Flash fights one of his personal idols to save his family's life.
Jack 'O Lantern arrives at the funeral for Flash's father. Jack taunts Flash subtly in front of Flash's girlfriend, Betty. He introduces himself as Flash's friend without giving away the fact that he knows Flash is Venom. Jack later brings Flash to his boss, The Crime Master, for further taunting and blackmailing. Crime Master tells Flash to head to Las Vegas and that the symbiote suit will know what to do from there.
The next day, Flash is at Project Rebirth to grab the Venom suit, but before too much time passes Captain America arrives. Cap announces the suit is too dangerous and that he's taking it back to The Avengers. Flash slips out wearing the Venom suit before Cap makes it into the secured area, however. Cap gives chase, they eventually fight, Flash hits Cap too hard rendering him unconscious and sending him over a cliff. Flash saves Cap, but leaves Cap unconscious and heads back to Project Rebirth to steal Cap's motorcycle!
I very much enjoy Jack 'O Lantern as Venom's enemy. I love how creepy he looks and that he knows Venom's alias. This sort of mirrors the classic dynamic between Spidey and Goblin in a fitting way, since Spidey is Flash's ultimate hero. Flash Thompson is no Peter Parker, however, and writer Rick Remender really does an excellent job portraying this difference.
Reading Rick's work is fun because the dialog beats lay the foundation so well for the story twists. From Jack claiming Flash to be his AA sponsor; to the liberal, Project Rebirth scientist quipping Captain America; this script moves along in a delightful way. Flash fending off the symbiote's corruption, not letting it near his own thoughts, is equally fun to watch because it's not in your face, so to speak.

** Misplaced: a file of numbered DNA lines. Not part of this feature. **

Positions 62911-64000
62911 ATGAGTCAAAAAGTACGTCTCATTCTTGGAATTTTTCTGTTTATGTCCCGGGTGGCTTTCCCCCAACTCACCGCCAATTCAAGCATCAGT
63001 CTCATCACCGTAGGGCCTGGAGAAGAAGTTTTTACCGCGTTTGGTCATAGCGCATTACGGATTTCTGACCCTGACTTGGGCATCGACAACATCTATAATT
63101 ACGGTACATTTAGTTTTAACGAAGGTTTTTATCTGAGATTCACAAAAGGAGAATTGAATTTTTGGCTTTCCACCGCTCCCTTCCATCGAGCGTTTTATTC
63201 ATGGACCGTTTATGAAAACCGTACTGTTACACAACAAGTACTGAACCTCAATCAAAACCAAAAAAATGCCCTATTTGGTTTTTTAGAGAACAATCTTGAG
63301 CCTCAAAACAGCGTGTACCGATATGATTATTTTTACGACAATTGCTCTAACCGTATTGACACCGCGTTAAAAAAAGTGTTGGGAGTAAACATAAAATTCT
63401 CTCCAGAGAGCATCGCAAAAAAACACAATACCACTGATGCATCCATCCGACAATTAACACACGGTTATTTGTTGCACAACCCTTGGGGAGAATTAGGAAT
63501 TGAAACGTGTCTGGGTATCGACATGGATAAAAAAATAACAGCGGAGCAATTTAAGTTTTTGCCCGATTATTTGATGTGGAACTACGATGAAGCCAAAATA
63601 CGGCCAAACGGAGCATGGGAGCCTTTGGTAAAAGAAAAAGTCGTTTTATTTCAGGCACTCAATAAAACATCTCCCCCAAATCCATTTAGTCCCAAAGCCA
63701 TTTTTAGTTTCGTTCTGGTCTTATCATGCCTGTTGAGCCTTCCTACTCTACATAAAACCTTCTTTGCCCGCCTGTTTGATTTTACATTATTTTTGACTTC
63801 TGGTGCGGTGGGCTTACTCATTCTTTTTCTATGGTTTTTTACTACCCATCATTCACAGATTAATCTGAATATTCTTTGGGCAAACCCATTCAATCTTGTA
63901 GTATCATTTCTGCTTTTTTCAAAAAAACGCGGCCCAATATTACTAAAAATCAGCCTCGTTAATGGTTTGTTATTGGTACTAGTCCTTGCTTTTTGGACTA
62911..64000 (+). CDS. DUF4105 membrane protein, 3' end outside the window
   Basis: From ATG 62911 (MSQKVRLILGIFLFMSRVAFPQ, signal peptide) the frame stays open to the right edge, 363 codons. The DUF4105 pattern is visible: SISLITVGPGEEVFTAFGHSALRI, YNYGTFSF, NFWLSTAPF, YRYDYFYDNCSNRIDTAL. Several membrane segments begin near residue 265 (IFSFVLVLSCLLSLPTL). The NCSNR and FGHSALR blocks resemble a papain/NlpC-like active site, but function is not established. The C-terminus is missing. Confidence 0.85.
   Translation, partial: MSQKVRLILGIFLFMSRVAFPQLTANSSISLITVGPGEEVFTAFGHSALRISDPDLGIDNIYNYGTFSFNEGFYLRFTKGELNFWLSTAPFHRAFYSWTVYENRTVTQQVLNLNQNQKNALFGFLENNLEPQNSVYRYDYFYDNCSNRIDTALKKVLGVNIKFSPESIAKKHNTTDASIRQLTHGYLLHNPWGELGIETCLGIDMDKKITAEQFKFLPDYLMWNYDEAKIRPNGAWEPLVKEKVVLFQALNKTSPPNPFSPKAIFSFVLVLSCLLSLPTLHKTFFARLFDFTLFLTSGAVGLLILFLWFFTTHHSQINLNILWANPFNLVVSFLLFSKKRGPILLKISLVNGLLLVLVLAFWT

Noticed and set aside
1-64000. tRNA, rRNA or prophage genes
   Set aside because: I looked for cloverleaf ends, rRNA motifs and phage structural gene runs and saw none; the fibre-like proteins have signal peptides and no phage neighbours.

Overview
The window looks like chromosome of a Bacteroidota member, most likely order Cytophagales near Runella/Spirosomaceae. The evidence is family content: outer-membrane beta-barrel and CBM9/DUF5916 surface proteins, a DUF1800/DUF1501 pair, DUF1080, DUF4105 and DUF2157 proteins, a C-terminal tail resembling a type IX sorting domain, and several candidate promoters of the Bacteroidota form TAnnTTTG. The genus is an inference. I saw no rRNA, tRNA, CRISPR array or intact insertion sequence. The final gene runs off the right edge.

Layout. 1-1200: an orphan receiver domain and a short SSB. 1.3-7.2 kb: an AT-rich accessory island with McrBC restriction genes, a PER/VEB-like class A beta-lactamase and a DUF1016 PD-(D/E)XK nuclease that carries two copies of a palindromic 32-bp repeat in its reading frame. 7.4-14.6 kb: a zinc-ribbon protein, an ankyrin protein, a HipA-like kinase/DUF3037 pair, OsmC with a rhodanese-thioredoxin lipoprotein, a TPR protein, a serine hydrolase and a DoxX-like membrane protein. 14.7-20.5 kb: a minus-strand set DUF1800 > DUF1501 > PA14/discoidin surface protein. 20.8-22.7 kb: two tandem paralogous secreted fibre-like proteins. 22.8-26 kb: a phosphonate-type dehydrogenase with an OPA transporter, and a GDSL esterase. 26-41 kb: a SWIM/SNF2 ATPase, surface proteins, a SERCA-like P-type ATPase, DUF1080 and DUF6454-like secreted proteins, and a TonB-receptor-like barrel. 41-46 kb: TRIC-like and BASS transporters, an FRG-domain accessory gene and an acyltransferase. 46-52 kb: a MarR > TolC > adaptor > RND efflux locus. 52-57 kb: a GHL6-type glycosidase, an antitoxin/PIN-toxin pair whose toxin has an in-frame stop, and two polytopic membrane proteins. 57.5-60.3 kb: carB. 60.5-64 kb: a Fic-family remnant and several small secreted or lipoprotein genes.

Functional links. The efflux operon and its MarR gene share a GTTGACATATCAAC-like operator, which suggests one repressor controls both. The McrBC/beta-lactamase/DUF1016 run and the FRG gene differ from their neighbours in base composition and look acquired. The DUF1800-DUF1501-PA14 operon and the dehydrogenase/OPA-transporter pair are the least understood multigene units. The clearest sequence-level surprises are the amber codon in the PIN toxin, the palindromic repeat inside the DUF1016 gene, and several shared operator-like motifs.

Remender's gang of decadent villains are very realistic, they party hard to the point of distaste, yet the reader is not burdened with having to watch it, it's subtly there in the dialog. This is to Rick Remender's credit because he shows how "cool" yet uncool the characters really are.
Also it's fun that Project Rebirth is what originally produced Captain America. So it's fitting for Cap to what to shut the program down, or take the symbiote away even though the project just helped Cap (when Cap was a genetically altered spider monster only a few issues ago).
Of equal note: Flash, in desperation, admits to himself that he's nothing without the suit. It's interesting to peer into the heart of a former bully who wants to do the right thing, yet still has this quiet insecurity about himself. It's moments like these that keeps my interest in reading this series. It's hard to suspend disbelief about Flash's leg loss, however, this is a Marvel Universe character, after all. Still, it's interesting to follow him in this phase of his journey.
Remender really sells the idea of Flash being in the symbiote suit in this issue. Not only does the suit grant him similar powers of his main idol, Spider-Man, but it really probes deeper into the type of stuff Flash is made of. Because Jack-O-Lantern and Crime Master know Flash is Venom, Flash has no choice but to go AWOL and not let Cap take the suit. All of this should fit nicely into why Flash eventually ends up in the Secret Avengers which Rick will be writing soon.
All of this is really good. Medinas' pencils are not too flashy, but solid which works with Remender's script perfectly.
However! There's one thing I should point out. Back at Flash's dad's funeral guess who was there too? Peter Parker! Meaning his spider-sense should of went crazy as Jack O' Lantern was stalking. Not cool! That's pretty much a Spidey adventure in the making right there! Oh well, maybe Dan Slott will write the reason for this somewhere in The Amazing Spider-Man.
RATING: 4 OUT OF 5 WEBS! GET THIS BOOK! If Peter Parker didn't show up to the funeral to begin with this would of been a five-starer!